The Nintendo Switch is one-part handheld and one-part home console. But how easy is it to connect up to your TV?
The hybrid console can be played in a number of ways. There’s handheld mode, where you play with the controllers attached to the side of the Switch’s display.
There’s also tabletop mode, where you lean the Switch on its kickstand and detach the controllers for solo or group play.
Or there’s docked mode. This allows you to send a video feed from your console to a television in order to enjoy your favorite Nintendo games on a screen deserving of them.
The Nintendo Switch’s own screen is only 6.2 inches, after all, with a middling 1,280 x 720 pixel resolution. This makes it perfect for gaming on-the-move, whether you're going on holiday or commuting.
But if you're staying put, replacing that with a 40-inch screen and 1,920 x 1,080 resolution makes a big difference in every sense of the word. And it'll bring out even more loving detail from the games you’re using your Switch for.
A big screen is, of course, also much better for playing games with friends. Playing Mario Kart in split-screen on a 6.2-inch display is less than ideal.
The good news is it’s simple to get your Switch up and running on your TV, and we’ve run through each step in our how-to guide below.
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1. Get your wires ready
A quick note: HDMI cables aren’t bundled in with most purchases, so you will have to source your own. There are a few brands and makes on the market, with varying materials and slightly different transfer speeds, but for transmitting 1080p video any bargain buy HDMI 2.0 cable from Amazon or your local computing store will be fine.
When you buy a Nintendo Switch console, you’ll get a gray-black dock bundled in for this very purpose. First, you need to open the back of the dock, revealing two cable ports.
The uppermost port is for the AC adaptor, which plugs into a wall socket to supply power to the console. The lower port is for an HDMI 2.0 cable, with one end plugging in here and the other end plugging into your TV. The Switch can’t stream content wirelessly to another device, so you’ll need a cable to do the hard work.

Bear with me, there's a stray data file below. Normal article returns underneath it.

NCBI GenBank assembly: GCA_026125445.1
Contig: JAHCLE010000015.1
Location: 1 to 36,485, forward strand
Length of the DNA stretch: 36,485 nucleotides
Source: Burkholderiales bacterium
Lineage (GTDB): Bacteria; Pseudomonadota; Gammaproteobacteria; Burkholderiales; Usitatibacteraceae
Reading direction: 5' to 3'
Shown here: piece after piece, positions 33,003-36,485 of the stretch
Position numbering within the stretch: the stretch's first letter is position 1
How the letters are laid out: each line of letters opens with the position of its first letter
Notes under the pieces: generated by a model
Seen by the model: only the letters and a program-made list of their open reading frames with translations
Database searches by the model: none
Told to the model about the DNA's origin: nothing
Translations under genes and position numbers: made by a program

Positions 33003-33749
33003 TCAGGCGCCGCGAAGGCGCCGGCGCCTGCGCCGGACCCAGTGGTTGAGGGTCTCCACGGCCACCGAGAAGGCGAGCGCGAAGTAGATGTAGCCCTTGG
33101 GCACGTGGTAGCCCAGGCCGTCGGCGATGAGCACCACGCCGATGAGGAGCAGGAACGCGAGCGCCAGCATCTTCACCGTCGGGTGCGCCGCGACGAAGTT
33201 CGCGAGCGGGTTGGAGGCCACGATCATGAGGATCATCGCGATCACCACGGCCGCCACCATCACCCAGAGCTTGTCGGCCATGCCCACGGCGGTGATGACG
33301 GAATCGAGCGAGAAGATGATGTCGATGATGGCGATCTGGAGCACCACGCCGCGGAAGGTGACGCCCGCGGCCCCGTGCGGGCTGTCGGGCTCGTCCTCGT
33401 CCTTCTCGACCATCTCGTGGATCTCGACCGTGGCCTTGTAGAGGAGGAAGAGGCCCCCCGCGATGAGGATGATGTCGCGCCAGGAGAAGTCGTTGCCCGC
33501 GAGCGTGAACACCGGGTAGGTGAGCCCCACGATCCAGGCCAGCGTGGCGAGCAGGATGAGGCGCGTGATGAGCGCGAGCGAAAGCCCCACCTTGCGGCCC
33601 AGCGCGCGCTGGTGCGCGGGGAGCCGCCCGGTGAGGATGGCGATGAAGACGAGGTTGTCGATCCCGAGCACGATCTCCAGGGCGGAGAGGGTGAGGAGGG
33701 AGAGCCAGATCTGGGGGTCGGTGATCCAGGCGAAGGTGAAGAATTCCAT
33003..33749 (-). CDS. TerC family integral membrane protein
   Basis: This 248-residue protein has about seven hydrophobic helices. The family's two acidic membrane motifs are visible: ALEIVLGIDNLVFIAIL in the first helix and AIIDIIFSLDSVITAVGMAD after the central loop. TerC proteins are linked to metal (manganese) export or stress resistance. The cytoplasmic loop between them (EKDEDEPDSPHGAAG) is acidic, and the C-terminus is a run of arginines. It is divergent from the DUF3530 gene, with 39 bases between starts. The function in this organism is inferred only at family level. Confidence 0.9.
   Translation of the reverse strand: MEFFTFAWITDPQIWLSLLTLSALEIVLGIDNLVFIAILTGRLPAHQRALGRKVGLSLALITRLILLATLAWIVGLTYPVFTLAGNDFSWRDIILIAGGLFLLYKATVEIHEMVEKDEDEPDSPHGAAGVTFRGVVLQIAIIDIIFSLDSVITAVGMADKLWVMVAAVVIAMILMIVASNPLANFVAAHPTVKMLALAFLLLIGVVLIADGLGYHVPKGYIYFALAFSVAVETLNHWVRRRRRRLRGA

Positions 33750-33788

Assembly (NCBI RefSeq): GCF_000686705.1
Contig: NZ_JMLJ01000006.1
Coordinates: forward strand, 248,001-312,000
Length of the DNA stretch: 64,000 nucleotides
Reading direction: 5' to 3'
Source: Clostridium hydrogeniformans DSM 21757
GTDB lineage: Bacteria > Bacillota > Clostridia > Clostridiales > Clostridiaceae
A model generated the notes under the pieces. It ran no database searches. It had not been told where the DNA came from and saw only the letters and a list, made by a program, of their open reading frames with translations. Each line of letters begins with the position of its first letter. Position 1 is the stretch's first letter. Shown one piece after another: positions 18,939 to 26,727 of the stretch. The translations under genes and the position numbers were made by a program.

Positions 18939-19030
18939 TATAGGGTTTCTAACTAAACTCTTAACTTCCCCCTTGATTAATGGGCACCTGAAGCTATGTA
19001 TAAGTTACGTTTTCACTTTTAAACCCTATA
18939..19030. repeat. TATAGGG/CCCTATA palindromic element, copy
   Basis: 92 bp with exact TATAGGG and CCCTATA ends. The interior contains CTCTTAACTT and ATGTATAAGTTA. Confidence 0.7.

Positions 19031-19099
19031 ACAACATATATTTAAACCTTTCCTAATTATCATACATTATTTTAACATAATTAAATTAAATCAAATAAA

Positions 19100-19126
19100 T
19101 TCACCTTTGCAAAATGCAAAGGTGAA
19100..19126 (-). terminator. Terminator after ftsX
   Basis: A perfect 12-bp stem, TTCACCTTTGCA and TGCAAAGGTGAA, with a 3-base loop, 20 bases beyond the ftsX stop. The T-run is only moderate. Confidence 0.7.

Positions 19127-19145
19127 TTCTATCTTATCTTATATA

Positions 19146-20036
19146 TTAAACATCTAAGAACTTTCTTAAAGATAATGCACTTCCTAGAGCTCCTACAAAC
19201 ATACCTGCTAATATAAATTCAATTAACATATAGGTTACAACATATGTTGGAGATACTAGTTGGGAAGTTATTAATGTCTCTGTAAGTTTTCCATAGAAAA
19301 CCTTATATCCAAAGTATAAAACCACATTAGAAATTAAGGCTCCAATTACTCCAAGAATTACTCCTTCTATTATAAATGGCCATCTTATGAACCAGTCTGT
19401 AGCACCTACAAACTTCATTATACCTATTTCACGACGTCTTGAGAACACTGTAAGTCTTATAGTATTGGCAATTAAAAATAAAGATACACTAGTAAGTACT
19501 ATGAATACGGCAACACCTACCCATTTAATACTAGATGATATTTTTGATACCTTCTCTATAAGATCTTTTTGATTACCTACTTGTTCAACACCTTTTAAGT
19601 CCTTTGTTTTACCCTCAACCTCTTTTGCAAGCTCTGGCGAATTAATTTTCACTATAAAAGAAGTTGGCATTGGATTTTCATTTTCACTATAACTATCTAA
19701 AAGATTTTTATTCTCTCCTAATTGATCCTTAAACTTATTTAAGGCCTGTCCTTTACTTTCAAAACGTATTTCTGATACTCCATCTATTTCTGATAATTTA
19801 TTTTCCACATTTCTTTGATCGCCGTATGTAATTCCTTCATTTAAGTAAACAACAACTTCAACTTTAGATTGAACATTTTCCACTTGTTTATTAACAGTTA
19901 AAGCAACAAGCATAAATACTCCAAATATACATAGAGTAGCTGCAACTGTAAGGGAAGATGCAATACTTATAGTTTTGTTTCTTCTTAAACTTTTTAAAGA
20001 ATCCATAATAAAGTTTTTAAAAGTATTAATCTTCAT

2. Get your Switch ready
Once you’re all plugged in and you've closed the back of the dock, you’ll need to place your Switch console inside the dock. You slide the Switch in from the top of the dock, with the screen facing out of the front (where you can see the Switch logo). There’s a small connector point at the bottom of the dock that plugs into the console, which is easy to slide onto.
3. Detach your controllers
If you haven’t already, now’s the time to slide off the controllers from your Switch. The Joy-Con controllers jut out from the sides of the dock, and you’ll still be able to reach them; all you have to do is press in the small ‘release’ button on the back of each Joy-Con and slide it upwards, detaching it from the console.
New Switch purchases will also come with a Joy-Con grip you can slide the controllers into – pictured above – though you can also use a Pro controller, or even use one Joy-Con turned on its side.
4. Turn on that TV already
Next, turn on the TV, and search for the correct HDMI input. Many TVs will have a ‘Source’ button on the remote, or have a menu for inputs among the settings.
You’ll be able to turn on some modern TVs simply by hitting the home button on your Switch controller, activating the display and jumping straight to the right input – though you can also turn this feature off in the Switch’s own settings menu.
Keep in mind that your TV or monitor will need to be at least 1080p to see a graphical difference – though the Switch can’t output in 4K resolution, even if the television is capable of it.
5. Start playing!
That's it! Nothing left to do but sit back and relax with your seamless gaming setup.
There are few games that wouldn't be improved with the TV treatment, and you can head to our list of the best Nintendo Switch games to see the best contenders – or Nintendo Switch SD cards to fit even more games onto your console.
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